It might be argued that there is no harm in trying forward-guidance (provided you think more monetary stimulus is needed). But the cost of it not working could well be the erosion of credibility more generally, surrounding the operation of other instruments, perhaps even those controlled by the Financial Policy Committee (FPC).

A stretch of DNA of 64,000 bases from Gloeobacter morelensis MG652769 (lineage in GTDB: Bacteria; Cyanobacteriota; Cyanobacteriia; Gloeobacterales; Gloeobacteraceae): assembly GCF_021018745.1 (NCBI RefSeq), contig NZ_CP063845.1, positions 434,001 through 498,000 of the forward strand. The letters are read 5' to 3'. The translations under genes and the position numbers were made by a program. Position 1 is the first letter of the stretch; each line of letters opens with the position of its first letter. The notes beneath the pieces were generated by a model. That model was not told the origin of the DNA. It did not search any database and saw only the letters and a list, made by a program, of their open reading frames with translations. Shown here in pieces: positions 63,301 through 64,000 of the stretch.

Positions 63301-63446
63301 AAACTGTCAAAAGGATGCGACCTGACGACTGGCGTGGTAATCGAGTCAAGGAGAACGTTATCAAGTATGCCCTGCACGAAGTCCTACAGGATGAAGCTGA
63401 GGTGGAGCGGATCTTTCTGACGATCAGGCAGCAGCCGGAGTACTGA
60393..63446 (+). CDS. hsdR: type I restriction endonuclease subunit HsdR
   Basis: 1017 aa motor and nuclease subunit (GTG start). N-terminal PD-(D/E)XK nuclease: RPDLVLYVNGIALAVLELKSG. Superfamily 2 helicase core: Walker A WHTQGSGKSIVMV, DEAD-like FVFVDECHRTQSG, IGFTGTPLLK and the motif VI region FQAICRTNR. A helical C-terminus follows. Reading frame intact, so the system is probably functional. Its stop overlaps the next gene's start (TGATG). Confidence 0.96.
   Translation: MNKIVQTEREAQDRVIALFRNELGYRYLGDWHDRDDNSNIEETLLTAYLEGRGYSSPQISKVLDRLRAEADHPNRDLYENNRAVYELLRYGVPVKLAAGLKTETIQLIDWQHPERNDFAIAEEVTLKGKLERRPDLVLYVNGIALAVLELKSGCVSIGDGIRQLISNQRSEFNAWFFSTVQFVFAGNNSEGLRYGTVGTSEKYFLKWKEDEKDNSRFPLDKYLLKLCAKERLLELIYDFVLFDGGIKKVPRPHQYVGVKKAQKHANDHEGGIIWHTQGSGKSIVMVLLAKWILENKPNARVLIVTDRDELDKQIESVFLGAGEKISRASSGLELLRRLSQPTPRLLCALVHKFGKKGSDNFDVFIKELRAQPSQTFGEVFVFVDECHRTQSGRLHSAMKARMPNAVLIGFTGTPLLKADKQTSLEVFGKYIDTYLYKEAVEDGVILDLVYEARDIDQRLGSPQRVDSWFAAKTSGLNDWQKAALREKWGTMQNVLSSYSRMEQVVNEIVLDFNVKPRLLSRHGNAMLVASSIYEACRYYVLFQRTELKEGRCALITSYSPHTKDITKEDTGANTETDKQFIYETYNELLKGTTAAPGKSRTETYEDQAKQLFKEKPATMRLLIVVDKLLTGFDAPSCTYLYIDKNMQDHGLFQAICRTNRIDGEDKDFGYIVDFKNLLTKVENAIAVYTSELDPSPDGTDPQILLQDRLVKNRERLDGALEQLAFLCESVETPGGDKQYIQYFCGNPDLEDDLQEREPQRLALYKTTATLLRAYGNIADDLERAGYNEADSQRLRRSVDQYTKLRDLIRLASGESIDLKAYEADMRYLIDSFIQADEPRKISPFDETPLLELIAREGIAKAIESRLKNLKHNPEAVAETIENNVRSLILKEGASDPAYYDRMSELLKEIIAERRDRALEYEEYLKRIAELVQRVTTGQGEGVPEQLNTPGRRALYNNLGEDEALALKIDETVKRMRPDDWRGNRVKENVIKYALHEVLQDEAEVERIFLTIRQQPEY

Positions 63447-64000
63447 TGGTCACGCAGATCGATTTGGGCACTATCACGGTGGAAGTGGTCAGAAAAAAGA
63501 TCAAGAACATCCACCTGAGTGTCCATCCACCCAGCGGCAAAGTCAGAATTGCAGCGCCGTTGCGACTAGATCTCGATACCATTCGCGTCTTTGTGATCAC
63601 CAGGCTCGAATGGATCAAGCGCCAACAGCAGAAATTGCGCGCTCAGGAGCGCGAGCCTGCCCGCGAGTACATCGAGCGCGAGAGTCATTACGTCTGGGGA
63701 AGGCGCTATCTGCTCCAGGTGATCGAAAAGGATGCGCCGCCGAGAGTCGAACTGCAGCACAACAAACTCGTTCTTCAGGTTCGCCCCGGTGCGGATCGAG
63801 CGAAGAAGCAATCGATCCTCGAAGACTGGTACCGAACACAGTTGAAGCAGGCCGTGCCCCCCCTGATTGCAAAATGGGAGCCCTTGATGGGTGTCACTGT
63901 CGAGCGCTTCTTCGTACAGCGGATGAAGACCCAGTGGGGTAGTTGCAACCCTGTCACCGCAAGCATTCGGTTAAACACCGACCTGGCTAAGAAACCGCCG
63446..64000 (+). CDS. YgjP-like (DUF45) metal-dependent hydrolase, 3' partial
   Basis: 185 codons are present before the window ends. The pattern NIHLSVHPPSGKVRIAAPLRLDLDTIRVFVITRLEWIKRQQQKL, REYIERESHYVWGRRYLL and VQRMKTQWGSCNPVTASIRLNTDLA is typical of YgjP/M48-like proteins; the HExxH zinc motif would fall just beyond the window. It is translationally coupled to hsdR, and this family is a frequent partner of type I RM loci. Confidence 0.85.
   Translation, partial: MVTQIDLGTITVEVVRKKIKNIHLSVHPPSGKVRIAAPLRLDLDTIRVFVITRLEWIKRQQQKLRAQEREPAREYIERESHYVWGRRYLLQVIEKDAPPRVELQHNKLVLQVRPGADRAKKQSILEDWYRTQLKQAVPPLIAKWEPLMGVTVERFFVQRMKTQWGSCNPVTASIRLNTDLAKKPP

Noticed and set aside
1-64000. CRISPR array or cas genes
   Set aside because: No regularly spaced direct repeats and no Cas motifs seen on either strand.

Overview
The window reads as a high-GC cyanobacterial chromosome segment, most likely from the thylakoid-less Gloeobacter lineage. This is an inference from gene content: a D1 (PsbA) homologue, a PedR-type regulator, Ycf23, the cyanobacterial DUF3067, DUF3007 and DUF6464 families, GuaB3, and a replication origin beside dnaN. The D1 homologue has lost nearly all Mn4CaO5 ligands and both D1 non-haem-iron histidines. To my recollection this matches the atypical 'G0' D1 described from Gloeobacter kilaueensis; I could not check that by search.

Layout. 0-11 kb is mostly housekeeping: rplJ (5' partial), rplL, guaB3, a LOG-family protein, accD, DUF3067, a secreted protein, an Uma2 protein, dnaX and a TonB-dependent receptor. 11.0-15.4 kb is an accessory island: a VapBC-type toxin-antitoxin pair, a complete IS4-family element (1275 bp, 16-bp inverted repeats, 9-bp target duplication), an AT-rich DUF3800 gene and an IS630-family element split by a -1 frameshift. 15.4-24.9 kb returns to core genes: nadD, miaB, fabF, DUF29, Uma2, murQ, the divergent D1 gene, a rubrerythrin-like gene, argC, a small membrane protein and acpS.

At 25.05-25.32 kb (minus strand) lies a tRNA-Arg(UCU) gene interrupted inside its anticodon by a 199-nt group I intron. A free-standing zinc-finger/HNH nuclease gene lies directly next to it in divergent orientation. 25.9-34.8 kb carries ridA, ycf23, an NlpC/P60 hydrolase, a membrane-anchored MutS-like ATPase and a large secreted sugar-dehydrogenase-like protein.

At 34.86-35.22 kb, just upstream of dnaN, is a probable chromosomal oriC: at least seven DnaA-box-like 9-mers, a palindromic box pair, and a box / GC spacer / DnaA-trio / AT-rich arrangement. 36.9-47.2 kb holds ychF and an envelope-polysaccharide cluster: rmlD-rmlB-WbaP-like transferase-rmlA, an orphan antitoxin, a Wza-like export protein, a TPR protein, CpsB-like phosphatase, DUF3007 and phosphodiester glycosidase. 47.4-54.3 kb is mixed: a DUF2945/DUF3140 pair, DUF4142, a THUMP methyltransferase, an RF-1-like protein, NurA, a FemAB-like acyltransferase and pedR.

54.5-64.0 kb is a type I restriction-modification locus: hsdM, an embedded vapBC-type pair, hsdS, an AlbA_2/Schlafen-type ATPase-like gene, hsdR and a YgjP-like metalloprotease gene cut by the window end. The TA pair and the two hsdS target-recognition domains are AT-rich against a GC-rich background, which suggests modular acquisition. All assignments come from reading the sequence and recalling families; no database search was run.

So far we have gone with the assumption that expectations are rational, and questioned, if they are, whether promises made by the MPC will be believed. An entirely different objection is simply that expectations are not rational. Clearly there are some market participants, and others whose job it is to forecast the behaviour of the central bank, who do take a forward-looking and close look at what the MPC does, and will do. However, even they don’t understand how the economy works precisely, just as the MPC surely do not. We don’t know how forward guidance would work under these circumstances. And there are vast numbers of other agents whose lives may be better served by forming a more simplified view of things, perhaps just projecting forwards what they see in their own industry or town into the future. For these agents, promises about future rates would be irrelevant.